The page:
Sterling rebounded from a six-day low against the euro on Tuesday to trade flat on the day, with investors cautiously optimistic that a deal on opening up talks on post-Brexit trade would be reached by the end of the week.
Britain said it was a confident of a deal on Brexit just hours after a tentative agreement with the European Union over the Irish border was dashed by Prime Minister Theresa May’s kingmakers in Belfast.
After a tumultuous day on which a choreographed attempt to showcase the progress of Brexit talks was thwarted at the last minute, prompting a sell-off in the pound, May will try to gauge on Tuesday what her supporters in Northern Ireland’s Democratic Unionist Party (DUP) might accept.
May, who is now scrambling to thrash out a deal with the EU while keeping the DUP, which props up her minority government, and her own party onside, may return to Brussels as early as Wednesday to continue talks, a Downing Street official said.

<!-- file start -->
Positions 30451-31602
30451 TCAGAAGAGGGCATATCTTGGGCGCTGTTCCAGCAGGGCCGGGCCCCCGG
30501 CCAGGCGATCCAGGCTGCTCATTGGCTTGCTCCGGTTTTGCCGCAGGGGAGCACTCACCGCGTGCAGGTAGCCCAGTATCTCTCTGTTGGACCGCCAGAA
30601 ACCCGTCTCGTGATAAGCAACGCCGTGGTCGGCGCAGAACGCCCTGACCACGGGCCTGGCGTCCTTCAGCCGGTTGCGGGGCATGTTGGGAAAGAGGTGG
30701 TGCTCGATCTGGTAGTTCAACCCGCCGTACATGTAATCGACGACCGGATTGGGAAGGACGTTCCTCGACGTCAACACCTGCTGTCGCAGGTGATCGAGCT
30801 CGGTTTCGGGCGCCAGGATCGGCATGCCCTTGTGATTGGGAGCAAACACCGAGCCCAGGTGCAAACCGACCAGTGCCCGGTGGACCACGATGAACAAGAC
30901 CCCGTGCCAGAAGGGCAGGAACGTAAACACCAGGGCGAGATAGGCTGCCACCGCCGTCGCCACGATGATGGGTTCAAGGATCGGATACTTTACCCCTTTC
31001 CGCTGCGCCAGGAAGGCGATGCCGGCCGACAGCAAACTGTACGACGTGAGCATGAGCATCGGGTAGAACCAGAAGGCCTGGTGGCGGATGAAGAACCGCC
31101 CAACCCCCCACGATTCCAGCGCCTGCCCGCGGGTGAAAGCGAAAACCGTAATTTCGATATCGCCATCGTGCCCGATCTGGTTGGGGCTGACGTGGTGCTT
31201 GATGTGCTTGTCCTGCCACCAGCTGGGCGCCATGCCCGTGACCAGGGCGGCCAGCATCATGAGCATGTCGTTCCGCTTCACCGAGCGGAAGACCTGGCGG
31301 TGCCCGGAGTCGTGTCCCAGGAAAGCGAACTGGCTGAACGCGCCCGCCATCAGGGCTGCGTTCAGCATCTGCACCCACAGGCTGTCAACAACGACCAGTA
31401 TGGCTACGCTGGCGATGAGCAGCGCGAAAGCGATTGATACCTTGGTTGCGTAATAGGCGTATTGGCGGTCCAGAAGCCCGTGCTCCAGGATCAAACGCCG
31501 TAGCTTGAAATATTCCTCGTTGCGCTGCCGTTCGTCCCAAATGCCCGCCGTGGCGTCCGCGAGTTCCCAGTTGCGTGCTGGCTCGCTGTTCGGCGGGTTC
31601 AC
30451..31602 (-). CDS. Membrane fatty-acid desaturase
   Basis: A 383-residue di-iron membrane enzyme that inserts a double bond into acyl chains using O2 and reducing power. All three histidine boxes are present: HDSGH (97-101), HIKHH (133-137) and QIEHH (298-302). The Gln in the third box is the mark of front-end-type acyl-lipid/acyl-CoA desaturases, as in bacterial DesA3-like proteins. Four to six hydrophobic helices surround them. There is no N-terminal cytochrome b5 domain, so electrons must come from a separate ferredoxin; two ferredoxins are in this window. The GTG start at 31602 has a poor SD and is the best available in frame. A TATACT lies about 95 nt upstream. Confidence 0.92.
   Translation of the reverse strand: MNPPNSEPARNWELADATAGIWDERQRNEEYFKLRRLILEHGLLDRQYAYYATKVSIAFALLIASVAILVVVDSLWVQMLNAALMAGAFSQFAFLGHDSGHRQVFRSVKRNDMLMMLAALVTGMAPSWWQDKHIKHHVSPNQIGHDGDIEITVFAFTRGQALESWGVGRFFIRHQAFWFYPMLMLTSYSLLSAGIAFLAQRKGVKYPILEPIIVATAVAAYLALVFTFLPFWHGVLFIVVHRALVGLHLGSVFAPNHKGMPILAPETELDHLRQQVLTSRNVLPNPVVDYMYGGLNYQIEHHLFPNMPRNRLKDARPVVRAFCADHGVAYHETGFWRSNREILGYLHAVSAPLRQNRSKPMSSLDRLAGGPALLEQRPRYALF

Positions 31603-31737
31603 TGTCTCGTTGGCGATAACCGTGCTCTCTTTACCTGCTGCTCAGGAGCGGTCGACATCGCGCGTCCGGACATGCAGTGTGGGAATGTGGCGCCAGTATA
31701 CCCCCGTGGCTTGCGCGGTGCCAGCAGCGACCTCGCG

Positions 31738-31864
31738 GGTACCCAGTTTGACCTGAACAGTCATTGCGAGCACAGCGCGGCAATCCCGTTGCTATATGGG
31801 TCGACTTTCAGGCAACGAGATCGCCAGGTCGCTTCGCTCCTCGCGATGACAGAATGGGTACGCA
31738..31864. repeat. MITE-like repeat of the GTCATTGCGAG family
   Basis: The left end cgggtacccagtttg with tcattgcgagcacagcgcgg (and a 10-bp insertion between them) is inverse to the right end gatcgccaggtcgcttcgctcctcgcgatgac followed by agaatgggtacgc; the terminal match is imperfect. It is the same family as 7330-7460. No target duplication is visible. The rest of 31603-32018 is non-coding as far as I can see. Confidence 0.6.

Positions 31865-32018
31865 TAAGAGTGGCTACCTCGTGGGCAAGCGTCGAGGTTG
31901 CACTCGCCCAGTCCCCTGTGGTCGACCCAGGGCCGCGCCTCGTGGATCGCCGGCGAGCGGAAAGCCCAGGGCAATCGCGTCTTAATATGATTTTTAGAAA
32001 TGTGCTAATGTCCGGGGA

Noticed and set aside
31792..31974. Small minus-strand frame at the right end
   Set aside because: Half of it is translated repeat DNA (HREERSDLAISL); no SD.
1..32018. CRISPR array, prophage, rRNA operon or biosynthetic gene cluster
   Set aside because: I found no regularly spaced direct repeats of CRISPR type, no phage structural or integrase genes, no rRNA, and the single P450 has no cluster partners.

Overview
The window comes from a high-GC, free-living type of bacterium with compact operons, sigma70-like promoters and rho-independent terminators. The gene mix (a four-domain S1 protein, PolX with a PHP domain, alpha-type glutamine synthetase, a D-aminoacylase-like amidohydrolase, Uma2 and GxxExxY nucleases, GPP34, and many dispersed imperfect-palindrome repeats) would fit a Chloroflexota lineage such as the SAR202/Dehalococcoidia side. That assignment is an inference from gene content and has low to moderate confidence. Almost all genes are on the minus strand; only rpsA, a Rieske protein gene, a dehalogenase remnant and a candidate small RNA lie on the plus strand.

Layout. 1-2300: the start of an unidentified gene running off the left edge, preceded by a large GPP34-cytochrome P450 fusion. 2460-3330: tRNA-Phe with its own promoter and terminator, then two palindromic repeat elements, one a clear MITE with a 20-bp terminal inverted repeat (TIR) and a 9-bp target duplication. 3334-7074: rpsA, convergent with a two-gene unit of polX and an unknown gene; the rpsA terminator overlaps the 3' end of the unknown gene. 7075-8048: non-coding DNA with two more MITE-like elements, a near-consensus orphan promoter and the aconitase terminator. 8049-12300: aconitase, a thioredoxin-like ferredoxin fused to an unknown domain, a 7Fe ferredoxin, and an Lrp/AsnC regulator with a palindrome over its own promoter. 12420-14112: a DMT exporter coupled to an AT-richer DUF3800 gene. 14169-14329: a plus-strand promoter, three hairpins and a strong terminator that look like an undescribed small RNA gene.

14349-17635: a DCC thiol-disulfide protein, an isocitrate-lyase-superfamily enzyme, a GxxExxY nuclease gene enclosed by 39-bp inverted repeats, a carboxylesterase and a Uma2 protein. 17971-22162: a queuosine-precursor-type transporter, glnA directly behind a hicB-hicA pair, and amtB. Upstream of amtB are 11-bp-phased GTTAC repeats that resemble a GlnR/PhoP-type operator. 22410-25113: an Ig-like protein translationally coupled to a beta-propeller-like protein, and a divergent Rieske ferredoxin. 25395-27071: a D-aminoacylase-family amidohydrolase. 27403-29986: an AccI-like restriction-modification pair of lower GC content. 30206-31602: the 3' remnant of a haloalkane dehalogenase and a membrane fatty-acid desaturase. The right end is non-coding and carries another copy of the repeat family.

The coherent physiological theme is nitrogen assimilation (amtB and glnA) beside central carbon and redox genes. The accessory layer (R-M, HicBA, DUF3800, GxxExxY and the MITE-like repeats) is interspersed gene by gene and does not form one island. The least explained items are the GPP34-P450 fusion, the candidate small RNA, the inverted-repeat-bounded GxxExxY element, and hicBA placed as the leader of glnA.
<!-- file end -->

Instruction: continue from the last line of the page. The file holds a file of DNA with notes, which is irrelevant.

Data showing Britain’s dominant services sector lost speed in November as prices charged by companies rose at their fastest pace in nearly 10 years - potentially adding to the country’s inflation problem - had little impact on the pound, with focus squarely on Brexit developments.
The dollar rose for a second straight session on Tuesday, a day after posting its biggest daily rise in a week, as the currency continued to benefit from optimism surrounding U.S. tax reform.
On Monday, the Republican-controlled House of Representatives voted to go to conference with the Senate on tax legislation, setting up formal negotiations on the bill that could take weeks to complete.
Though the dollar has recovered some poise after falling to a two-month low last week, some market strategists expect further dollar gains next year to be limited, with the euro likely to be the beneficiary.
13.15 – USD: ADP Non-Farm Employment Change; Forecast at 191K against a previous of 235K
15.30 – USD – Crude Oil Inventories